Sometimes the right word for something doesn’t exist, so we need to make one up. Okay, we don’t actually need to, but it can be a useful exercise.
On sports radio last week, a commentator was talking about a certain hockey goaltender and how his calm performances had helped his team get their season off to a good start. Right after uttering the word “calm”, he moved on to the fact that the team was quite “confident” playing in front of him.
That was when the “word” calmfidence sort of hit me, and it also fit nicely with some of the personal work that I continue to do, trying to become and even better advisor to legacy families.
(When I Googled “calmfidence”, I learned that while it certainly is not very popular or well known yet, I am not the first one to use it. If you also decide to do this, please say hello to Juneous for me.)
Bowen Family Systems Theory
Let’s get back to the idea of calmness as a key ingredient to helping a family. I am now into my third year of studying Bowen Family Systems Theory (BFST), and it has been eye opening to say the least.
I have already vowed to write a book on Bowen Theory as it applies to family business and wealth, because I have yet to find the book that I was hoping to find when I first took an interest in BFST.
That book is still in my plans, but it will be a couple of years away at best.
As any “amateur” Bowenite can tell you, there are eight concepts in BFST, and as some of those will surely note, being “calm” is not one of them.
So where do I think I am going to go with this? I am glad you asked.
Anxiety versus Calm
One of the over-riding issues that Bowen talked about throughout the eight concepts is anxiety.
When Bowen spoke of “Differentiation of Self”, which we might more simply call “emotional maturity” today, he regularly noted that those who are more differentiated (i.e. mature) can and do function well, even during times of anxiety.
Those with lower levels of differentiation or maturity will have their everyday functioning impaired during times of high anxiety.
Anyone who is part of a business family will certainly recognize that family discussions can be anxious times, and are often far from calm.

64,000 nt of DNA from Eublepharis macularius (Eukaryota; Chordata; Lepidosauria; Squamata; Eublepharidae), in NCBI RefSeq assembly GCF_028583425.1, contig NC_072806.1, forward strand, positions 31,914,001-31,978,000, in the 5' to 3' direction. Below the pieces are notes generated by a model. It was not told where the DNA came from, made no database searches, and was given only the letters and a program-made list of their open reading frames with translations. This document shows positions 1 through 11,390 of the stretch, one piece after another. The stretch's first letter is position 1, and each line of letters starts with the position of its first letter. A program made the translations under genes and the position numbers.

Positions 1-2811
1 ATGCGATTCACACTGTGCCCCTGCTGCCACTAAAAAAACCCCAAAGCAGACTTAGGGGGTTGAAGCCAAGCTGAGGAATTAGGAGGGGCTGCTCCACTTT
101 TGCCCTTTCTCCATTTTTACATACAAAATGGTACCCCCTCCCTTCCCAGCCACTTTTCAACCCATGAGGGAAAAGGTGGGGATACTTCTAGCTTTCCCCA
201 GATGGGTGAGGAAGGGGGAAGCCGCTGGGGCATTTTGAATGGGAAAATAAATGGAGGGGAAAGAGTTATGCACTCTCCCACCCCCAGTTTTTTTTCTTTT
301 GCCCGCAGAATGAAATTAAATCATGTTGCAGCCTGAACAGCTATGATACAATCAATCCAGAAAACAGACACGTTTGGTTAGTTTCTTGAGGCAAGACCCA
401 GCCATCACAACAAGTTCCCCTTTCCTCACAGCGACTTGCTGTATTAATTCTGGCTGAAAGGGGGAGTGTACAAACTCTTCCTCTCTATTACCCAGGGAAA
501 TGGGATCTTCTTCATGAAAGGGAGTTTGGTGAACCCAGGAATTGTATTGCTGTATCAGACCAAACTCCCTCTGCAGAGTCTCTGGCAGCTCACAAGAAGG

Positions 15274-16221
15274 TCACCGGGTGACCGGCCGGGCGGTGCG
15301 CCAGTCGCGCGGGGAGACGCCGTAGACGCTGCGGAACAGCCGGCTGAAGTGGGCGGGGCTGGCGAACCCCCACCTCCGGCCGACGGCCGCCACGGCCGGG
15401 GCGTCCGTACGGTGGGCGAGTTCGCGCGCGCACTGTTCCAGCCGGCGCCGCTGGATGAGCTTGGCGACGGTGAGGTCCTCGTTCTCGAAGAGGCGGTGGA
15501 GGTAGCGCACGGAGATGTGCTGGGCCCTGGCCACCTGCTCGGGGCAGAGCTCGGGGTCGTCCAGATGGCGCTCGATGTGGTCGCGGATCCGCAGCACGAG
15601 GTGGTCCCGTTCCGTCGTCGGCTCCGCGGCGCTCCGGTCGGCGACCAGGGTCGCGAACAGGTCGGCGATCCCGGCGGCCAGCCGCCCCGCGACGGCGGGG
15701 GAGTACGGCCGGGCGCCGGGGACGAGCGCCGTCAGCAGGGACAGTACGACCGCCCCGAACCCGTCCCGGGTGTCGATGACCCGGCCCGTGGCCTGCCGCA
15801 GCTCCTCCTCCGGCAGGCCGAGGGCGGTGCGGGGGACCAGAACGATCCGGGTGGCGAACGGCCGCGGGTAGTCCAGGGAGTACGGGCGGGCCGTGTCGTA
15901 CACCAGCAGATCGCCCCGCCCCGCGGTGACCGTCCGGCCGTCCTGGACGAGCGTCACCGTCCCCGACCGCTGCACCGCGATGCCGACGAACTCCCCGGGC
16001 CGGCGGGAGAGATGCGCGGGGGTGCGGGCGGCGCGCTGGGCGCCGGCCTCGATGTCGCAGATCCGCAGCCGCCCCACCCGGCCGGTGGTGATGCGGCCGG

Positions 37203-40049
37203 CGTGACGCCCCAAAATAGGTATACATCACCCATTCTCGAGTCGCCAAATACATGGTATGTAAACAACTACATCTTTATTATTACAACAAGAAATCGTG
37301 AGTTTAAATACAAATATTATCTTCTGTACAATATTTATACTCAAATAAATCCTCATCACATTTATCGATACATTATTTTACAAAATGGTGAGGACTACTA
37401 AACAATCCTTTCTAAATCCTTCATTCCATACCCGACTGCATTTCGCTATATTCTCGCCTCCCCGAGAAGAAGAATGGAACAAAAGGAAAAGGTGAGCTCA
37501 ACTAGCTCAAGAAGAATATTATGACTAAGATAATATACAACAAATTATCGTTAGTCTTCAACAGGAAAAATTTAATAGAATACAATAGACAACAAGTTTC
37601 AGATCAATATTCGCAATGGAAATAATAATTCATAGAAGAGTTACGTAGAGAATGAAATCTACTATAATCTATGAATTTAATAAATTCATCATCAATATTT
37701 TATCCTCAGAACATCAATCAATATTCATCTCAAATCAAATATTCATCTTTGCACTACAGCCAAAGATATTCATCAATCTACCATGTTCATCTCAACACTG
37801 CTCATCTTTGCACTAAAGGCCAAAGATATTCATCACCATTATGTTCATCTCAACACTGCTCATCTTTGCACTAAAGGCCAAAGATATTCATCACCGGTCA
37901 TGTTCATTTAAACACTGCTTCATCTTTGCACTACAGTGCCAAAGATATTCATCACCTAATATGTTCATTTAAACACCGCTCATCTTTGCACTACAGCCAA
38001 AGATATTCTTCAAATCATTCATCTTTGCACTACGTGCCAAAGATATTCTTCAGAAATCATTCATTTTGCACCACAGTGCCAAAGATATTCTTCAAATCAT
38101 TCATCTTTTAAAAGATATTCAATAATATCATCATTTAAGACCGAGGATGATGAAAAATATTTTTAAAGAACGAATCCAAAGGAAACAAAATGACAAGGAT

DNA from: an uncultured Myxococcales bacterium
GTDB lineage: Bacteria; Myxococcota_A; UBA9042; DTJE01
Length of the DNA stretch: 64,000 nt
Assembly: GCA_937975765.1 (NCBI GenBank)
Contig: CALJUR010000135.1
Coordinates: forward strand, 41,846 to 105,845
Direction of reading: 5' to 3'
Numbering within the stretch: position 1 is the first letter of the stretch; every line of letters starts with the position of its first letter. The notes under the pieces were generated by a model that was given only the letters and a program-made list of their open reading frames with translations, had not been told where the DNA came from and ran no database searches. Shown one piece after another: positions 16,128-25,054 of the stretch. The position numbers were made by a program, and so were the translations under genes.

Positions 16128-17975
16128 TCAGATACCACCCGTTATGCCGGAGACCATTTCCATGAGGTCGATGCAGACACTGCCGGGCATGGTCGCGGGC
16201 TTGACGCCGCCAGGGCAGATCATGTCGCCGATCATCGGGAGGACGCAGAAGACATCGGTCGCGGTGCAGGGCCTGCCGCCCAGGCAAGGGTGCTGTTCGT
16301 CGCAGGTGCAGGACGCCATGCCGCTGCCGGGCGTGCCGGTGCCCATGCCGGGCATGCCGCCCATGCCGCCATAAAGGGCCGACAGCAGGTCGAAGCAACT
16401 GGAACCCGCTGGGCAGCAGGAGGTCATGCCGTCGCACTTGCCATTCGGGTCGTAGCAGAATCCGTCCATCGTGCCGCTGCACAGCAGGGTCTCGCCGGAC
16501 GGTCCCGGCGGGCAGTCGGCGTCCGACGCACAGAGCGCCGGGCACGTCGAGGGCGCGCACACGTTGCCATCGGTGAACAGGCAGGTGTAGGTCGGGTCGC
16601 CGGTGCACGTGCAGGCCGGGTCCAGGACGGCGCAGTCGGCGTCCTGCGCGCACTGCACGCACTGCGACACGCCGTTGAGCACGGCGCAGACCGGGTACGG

Bring an Outsider Inside
Advisors will preach to any family who will listen, that it is important to have an external person at the table to help them with these discussions, especially when important subjects like succession are on the agenda.
Most families prefer to keep things private, not wanting to air their laundry to an outsider, and also often assume that they alone are going through their particular difficult family situation.
They also recognize that an advisor who suggests bringing in an outsider is being self-serving, you know, like the barber who hints that your hair is getting a little long.
Bring in some Calm-Fidence
So here is where I want to bring things back to calmfidence.
When an outsider to your family enters the scene, there are two ways to quickly evaluate whether or not they will ultimately be useful to the family. You guessed it, they are “calm” and “confidence”.
This outside resource should bring a calm presence, no matter how much anxiety there is in the room, whether that anxiety is actually on the table, or hidden behind an elephant somewhere.
After a couple of meetings with the advisor/consultant, the family (or at least a significant portion of it) will begin to feel much more confident that they are on the right track.
But what if they are not calm, and the family does NOT feel more confident, you ask? Simple. Get someone else!
Too Important to Ignore
You’ve probably heard “the biggest investment most people make in their lives is buying a house.”
Families with a business, wealth, and a legacy to pass on are not “most people” though, and this is the biggest issue that they will ever face.
Inter-generation wealth transfer is not easy, and getting the whole family on board is the toughest part.
Find someone who gives you the CALMFIDENCE to get it done properly. Keep trying until you find them.